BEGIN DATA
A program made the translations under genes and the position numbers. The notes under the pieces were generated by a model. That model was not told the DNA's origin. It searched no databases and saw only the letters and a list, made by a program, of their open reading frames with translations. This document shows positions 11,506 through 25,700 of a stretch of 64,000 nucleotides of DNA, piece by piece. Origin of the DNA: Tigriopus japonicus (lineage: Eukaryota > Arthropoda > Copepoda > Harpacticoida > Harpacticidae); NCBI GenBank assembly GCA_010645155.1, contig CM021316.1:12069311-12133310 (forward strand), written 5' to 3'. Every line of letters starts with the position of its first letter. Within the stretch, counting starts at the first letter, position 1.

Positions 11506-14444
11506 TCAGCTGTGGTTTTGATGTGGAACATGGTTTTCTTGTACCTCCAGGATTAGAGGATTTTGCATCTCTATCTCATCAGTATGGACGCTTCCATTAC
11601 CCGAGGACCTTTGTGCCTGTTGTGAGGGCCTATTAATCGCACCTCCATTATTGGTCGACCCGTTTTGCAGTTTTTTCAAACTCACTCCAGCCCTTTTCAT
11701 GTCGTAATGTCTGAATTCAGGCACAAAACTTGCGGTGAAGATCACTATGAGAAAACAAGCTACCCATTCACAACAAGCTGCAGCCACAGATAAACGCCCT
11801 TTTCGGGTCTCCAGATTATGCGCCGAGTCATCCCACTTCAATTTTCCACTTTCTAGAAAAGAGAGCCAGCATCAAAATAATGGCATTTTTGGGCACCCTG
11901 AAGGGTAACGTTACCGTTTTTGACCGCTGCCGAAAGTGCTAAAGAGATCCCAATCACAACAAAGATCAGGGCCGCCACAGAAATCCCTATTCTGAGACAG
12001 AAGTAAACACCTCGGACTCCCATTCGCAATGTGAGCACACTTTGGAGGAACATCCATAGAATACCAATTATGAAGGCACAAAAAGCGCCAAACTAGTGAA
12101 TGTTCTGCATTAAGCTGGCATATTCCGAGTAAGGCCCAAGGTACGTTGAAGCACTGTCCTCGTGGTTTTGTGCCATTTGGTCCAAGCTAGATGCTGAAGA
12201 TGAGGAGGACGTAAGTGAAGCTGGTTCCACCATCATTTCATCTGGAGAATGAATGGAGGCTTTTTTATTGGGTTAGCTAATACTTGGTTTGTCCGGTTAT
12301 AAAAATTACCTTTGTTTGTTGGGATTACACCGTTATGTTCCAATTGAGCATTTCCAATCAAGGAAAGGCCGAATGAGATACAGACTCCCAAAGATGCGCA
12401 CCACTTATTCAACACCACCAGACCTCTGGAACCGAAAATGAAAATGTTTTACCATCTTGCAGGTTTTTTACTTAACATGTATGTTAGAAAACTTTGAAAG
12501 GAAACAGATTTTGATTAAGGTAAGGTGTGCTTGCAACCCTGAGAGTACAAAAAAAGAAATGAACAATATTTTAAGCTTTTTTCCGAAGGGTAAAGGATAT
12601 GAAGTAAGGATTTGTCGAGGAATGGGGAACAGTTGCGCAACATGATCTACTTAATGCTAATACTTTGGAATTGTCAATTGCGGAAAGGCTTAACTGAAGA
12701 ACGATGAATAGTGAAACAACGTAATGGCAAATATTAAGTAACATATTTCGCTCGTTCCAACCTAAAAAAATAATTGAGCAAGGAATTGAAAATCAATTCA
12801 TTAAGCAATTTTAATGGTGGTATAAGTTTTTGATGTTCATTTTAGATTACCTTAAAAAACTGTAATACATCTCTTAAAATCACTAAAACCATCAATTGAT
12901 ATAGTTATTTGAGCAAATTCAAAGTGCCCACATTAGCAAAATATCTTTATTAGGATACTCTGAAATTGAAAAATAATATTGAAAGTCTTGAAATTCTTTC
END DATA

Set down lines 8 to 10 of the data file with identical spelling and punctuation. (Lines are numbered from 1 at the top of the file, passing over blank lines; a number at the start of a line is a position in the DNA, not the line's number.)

12001 AAGTAAACACCTCGGACTCCCATTCGCAATGTGAGCACACTTTGGAGGAACATCCATAGAATACCAATTATGAAGGCACAAAAAGCGCCAAACTAGTGAA
12101 TGTTCTGCATTAAGCTGGCATATTCCGAGTAAGGCCCAAGGTACGTTGAAGCACTGTCCTCGTGGTTTTGTGCCATTTGGTCCAAGCTAGATGCTGAAGA
12201 TGAGGAGGACGTAAGTGAAGCTGGTTCCACCATCATTTCATCTGGAGAATGAATGGAGGCTTTTTTATTGGGTTAGCTAATACTTGGTTTGTCCGGTTAT